Top 10 Lessons Learned During the 2019 Texas A&M Season

Cole Thompson

COLLEGE STATION - Texas A&M was set to become one of the top teams in the Southeastern Conference. Three games against No.1 teams and five top 10 opponents had the Aggies finish with a 7-5 record.

There's plenty to learn from a struggling second season under the direction of Jimbo Fisher. Some of the new additions helped the Aggies look like genuine contenders that continue to improve. There are areas though the team will need to improve for next season's success.

Here's everything A&M fans should take away from the 2019 campaign.

1. Offensive life is priority No.1

Kellen Mond could be leaving for the NFL following the team's bowl game later this month. Even if he doesn't return, that won't fix the problems on offense. Mond struggled partially due to offensive line play holding a block in pass protection.

The group is young, but there were days Fisher should have pulled his quarterback before he suffered a severe injury. The Aggies allowed 30 sacks on the season and over 50 pressures in the span of 12 games.

Colton Prater is the only player leaving, but he wasn't the biggest problem. With a year under his belt, Kenyon Green should improve after a below-average freshman season. As for Dan Moore and Jared Hocker, their starting jobs shouldn't be considered safe heading into spring ball.

Expect them to fight for playing time come April.

2. Mond Moving Forward

As stated above, Mond cannot take all the blame for his junior season struggles. The three-year starter has been serviceable as the Aggies' signal-caller and a reason why the team has won.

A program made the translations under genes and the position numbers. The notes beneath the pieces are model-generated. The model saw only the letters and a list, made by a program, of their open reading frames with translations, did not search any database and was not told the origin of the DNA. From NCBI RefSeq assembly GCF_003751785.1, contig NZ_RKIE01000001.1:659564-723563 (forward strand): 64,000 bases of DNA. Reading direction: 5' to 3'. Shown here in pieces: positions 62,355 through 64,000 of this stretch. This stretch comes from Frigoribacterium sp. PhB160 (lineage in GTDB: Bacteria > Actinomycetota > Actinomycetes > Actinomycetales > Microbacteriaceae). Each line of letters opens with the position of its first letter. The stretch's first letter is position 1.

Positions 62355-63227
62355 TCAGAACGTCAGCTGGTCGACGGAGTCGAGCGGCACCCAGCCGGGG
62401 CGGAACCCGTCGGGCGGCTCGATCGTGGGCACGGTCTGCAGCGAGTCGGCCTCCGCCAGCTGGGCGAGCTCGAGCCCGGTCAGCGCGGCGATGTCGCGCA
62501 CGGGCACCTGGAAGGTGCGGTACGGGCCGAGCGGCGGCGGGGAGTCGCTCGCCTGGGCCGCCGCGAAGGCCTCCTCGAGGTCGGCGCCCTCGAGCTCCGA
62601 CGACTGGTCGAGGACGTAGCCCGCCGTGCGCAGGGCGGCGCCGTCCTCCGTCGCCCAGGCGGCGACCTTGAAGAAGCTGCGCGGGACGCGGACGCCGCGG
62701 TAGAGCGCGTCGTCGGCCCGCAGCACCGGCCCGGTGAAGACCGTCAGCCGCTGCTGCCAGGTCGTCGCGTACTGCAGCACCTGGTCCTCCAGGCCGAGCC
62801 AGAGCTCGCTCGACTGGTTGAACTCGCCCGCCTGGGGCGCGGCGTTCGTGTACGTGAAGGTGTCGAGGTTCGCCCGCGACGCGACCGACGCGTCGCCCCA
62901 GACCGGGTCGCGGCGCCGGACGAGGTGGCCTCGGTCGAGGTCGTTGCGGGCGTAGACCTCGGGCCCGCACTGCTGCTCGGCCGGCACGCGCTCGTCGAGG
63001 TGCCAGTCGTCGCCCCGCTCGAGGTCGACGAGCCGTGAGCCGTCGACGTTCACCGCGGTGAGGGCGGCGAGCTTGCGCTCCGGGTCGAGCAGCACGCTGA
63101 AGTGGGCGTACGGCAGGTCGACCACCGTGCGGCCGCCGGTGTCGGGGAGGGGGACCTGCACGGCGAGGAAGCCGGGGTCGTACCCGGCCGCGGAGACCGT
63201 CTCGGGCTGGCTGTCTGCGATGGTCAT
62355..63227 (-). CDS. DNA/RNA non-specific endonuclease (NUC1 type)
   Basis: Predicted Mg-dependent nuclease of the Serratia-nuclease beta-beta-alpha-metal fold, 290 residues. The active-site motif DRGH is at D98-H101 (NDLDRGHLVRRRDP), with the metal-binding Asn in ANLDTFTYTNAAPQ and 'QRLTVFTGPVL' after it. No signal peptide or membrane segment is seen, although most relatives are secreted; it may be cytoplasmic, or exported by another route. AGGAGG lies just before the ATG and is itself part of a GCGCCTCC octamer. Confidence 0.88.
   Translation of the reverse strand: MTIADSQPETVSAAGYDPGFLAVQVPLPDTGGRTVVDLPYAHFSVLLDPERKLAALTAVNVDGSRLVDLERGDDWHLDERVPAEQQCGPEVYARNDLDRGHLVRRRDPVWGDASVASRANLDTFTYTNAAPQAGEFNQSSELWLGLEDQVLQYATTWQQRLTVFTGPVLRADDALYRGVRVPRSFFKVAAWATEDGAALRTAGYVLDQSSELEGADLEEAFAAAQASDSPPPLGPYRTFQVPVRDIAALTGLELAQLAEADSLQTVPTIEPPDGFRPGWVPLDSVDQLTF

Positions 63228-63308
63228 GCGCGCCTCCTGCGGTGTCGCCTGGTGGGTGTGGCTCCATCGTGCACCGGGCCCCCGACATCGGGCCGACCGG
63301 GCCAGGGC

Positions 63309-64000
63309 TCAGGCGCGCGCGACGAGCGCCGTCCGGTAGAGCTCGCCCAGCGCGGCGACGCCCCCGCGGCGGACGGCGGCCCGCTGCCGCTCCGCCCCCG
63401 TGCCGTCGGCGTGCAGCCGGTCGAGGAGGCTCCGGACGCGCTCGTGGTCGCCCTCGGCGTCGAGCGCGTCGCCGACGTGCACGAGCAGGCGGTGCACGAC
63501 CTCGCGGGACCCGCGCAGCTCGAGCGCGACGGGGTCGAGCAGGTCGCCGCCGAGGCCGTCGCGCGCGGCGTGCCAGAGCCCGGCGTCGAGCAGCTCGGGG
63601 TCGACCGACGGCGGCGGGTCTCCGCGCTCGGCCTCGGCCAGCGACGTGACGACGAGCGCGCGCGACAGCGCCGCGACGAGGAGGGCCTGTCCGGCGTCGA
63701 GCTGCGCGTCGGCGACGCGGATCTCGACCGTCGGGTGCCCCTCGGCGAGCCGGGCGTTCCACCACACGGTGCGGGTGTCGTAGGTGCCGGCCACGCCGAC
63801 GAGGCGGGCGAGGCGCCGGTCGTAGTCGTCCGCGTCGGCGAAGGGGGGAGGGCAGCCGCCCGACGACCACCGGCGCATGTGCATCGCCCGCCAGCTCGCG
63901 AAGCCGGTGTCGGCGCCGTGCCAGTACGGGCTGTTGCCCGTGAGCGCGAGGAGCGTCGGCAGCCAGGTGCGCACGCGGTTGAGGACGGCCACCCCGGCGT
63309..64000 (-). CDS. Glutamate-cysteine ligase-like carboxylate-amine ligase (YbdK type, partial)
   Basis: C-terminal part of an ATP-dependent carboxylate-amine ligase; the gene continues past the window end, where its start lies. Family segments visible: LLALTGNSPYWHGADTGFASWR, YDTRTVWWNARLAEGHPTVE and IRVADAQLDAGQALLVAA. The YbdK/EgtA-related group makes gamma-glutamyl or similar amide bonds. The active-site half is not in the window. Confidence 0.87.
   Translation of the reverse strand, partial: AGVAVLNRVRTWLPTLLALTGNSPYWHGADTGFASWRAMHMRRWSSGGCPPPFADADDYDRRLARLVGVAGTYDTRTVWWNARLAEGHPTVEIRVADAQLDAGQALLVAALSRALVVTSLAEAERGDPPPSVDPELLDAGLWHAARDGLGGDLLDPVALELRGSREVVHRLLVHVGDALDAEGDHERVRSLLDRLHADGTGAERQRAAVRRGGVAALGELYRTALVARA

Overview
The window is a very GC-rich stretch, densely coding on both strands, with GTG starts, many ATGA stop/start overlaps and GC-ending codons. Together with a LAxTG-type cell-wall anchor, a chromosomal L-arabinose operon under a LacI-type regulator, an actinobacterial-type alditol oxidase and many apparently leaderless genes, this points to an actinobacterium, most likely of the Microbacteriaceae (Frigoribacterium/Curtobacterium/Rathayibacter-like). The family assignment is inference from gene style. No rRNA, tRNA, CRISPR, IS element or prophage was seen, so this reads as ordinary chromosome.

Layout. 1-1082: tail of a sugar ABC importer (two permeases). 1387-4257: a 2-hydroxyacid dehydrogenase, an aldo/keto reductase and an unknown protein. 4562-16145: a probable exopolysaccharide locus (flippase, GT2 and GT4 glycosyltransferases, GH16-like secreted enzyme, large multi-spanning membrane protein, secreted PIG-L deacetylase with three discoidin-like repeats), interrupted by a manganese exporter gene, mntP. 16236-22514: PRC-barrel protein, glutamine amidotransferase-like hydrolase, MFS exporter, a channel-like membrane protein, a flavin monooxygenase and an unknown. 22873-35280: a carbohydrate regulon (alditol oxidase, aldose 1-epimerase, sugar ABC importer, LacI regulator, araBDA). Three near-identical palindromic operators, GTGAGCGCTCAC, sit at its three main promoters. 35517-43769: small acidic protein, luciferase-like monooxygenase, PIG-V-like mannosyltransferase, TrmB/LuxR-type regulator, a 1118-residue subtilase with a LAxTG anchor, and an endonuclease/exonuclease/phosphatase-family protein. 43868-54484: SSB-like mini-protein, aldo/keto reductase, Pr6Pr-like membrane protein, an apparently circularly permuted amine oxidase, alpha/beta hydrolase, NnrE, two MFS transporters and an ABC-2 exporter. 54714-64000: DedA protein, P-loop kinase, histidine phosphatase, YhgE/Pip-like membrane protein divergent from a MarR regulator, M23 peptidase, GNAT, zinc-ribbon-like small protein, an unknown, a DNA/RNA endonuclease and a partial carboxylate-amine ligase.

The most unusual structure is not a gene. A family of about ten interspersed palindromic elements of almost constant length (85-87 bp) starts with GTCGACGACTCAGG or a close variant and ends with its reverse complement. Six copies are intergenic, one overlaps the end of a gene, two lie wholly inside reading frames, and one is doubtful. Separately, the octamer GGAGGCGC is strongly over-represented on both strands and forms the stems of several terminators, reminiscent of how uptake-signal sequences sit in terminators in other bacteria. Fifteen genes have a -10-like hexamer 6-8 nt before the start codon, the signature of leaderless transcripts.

The issue will be his turnover ratio. Mond threw nine interceptions in 2019, the same number as a season ago. Instead of looking to the end zone, he would force throws in coverage.

Mond's been successful for A&M, leading the team to three bowl games. That said, his leash could be short should freshman Zach Calzada improve during spring camp.

3. Defensive line dynamic

Mike Elko's defense flashed potential, but they took an overall step back from a season ago. Still, if there's one area the team can hold their head up high, it would be in the trenches.

Justin Madubuike and the defensive line impressed as a consistent against the run. The junior led the team in sacks (5 1/2) and quarterback hurries (7) while tallying a total of 45 tackles. He could be done in College Station if he wants to head towards the NFL Draft.

Jaden Peavy contributed while Bobby Brown was named an honorable mention on Pro Football Focus' All-SEC team. Micheal Clemons is serviceable while freshman DeMarvin Leal will terrorize quarterback for at least two seasons.

Elko has issues, but the front line if the biggest strength heading into 2020.

4. Injuries cost wins